Digital yearbooks connect alumni around the world to Hilltop memories
Today is the second day of Alumni Homecoming 2020, and for the first time ever the weeklong celebration is taking place virtually.
Alumni celebrating this week will have an easy way to access a piece of IC history thanks to a student-led project to digitize IC yearbooks. The effort began in fall 2016 with student assistants reviewing yearbooks dating back to 1892 that are stored in the Khalaf Al Habtoor Archives.
According to Archivist Samantha Sauer, who serves as the faculty mentor, the process involved careful appraisal and examination of yearbook condition.
Sauer is also the curator of the Paul Findley Congressional Museum and an assistant professor of history at IC, but she says that students from many academic disciplines are drawn to the paid student positions and experiential learning opportunities offered in the archives.
“Students gain and hone skills in project management and digital collaboration,” Sauer said. “These skills can be applied in many fields and we enjoy helping students tailor the learning experience to suit their goals.”
Student workers contribute to evolving spreadsheets and inventories compiled over multiple semesters and years. They apply best practices in the care, handling, selecting and sharing of the collections for public access. State-of-the-art technology and software are used to create short-term and long-term digital access.
The scanning process began in 2017 and currently yearbooks from the years 1829-1979 are available online. To date, 12,332 scans have been completed for the project.
Student leaders on the yearbook digitization project include: Quinn Allen ’18, Aaron Baker ’22, Porsha Butler ’20, Abby Garrett ’22, Ye Htet ’22, Michael LaRusso ’20, Naomi Niemann ’19, Brandon Simmons ’18 and Max Wallace ’21.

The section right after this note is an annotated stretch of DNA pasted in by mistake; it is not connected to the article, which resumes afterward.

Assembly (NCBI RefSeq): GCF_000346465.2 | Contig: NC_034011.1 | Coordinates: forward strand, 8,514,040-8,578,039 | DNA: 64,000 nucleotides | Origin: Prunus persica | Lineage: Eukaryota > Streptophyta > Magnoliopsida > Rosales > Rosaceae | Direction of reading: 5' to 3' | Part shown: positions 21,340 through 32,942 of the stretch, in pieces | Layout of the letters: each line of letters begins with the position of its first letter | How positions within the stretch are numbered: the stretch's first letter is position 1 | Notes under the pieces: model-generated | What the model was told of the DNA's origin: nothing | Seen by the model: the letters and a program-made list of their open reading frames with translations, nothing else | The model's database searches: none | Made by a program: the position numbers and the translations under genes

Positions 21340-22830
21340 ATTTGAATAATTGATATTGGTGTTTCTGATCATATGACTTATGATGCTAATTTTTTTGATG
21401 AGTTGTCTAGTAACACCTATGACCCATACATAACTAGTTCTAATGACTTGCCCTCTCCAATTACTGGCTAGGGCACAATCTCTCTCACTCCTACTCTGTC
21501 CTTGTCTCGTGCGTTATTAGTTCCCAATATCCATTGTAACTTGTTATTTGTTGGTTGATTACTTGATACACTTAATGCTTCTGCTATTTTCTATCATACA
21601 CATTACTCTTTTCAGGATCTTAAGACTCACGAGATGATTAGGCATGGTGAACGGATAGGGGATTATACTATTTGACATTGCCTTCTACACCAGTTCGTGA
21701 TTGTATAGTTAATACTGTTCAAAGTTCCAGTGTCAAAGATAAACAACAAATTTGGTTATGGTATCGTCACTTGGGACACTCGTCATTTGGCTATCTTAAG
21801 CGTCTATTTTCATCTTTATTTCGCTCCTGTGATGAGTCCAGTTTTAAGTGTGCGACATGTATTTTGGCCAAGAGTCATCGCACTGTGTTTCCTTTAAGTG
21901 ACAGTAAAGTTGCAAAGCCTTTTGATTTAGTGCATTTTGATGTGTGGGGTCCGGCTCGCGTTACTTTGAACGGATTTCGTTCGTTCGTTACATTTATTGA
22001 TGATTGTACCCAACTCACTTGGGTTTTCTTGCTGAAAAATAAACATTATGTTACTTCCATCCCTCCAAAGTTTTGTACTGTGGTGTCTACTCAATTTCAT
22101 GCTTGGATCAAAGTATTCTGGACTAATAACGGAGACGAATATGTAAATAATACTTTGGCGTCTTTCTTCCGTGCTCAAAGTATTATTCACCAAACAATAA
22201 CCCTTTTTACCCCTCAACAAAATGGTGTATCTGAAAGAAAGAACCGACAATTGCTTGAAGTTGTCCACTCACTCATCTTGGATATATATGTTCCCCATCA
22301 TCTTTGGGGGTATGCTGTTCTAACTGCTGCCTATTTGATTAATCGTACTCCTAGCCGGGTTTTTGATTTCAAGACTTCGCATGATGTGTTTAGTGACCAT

Butler, a recent graduate, described her experience as an archive student assistant as meaningful: “Sauer helped me gain and refine new skills when working on new collections. Because of this great opportunity, I had the chance to work closely with public researchers, graduate student interns, and retired community project volunteers.”
LaRusso, another 2020 graduate, began working in the archives as a first-year student. “Working as an archive student assistant for four years will surely have a large impact on my professional life moving forward,” he said. “The digitization process has given me an intimate view of the past and I am glad to have assisted in others being able to access them online.”
Sauer estimates that all Illinois College yearbooks will be available online by 2022. The project is in progress, alongside other digital initiatives and Sauer is proud of the student-led effort to both preserve and share campus collections. The work is possible because of grants from the Council of Independent Colleges and the 2014 NEH Challenge Grant.
To access the yearbook collection and other historical resources that are part of the College’s growing digital archival materials, visit the Illinois College section of the JSTOR-Forum.